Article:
Aug 10, 2000
9 August, 2000
Rory McGreal wrote:
The American Federation of Teachers passed a resolution that opposes undergraduate degrees that are earned entirely online. It is available at http://www.aft.org/convention/onlinepr.html
[ Much clipping of a whole bunch of Rory's comments I agree with ]
The AFT document states, in part:
Academic faculty must maintain control of shaping, approving and evaluating distance education courses. Faculty who teach distance courses need to be adequately compensated and provided with the necessary time, training and technical support to develop and conduct classes. Faculty should retain creative control and intellectual property rights over the use and re-use of distance education materials.
Now I know that the AFT's purpose is to represent teachers, but many more people need to be considered when it comes to the production of online learning. Experience has shown - I would think - that the academic staff in question form only a part of a team that creates an online learning resource. Why then should academic staff retain all the "control" and "intellectual property rights" over such material?
The creation and design of online course materials requires specialized training and skills - that's why institutions ask for credentials when they hire programmers, graphic designers or distance education course designers. In many cases, their expertise in such areas as visual appeal, usability, navigation and programming is superior to the academic staff member in question.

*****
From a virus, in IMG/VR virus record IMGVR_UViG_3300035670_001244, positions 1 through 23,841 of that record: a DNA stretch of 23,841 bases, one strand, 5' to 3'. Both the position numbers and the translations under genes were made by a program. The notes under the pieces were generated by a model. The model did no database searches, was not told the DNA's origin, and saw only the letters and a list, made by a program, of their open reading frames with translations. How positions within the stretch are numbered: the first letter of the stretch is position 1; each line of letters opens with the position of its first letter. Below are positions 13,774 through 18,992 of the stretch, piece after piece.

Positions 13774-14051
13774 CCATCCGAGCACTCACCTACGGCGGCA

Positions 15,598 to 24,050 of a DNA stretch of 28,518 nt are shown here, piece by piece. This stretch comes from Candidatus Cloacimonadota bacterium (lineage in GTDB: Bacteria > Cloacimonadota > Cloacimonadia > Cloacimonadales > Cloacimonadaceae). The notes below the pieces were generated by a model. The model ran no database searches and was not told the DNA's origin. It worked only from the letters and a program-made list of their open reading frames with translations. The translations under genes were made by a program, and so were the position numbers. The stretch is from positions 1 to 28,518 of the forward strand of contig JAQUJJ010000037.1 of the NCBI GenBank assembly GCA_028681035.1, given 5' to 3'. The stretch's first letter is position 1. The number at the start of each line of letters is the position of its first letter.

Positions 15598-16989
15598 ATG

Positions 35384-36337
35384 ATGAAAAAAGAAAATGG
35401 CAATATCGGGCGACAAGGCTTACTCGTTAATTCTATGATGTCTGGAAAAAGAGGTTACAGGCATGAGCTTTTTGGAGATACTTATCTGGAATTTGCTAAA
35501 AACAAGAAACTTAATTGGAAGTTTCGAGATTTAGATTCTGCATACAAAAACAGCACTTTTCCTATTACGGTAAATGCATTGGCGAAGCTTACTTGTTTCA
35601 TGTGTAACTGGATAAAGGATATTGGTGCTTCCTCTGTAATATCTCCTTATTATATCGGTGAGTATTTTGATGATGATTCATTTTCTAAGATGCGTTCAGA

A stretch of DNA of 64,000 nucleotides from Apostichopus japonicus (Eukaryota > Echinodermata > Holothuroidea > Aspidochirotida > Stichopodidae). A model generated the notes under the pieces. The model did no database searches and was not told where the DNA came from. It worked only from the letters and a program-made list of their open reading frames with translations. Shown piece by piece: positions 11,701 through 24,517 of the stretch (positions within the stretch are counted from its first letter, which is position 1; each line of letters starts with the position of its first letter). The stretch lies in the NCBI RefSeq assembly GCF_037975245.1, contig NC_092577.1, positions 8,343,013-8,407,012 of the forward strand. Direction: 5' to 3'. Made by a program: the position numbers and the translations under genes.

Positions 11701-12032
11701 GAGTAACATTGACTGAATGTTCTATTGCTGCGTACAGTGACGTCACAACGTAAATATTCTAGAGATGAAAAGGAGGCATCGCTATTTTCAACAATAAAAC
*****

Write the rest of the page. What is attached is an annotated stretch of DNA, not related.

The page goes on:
Moreover, as the technology becomes more complex, institutions wishing to offer online courses must make a substantial investment in staff and materials. This is why (in my opinion) a lot of this development work will be done by professional publishers, who can afford the initial investment for quality work. On what grounds, then, do the academic staff maintain that only they should own the intellectual property thus produced?
Do the institutions, companies and governments which actually make the investment not have a right to some share in the returns?
This is an issue I've belaboured before in these pages - the advent of new technology means in large measure that academics must surrender some control over the nature and shape of education. They must surrender control to the ultimate consumers of that product - students (and I'm sorry about the terminology, but curiously, academics have no corresponding phraseology). They must surrender some control to those who pay for an educational system. And they must surrender some control to the other professionals who are essential to the development of quality materials.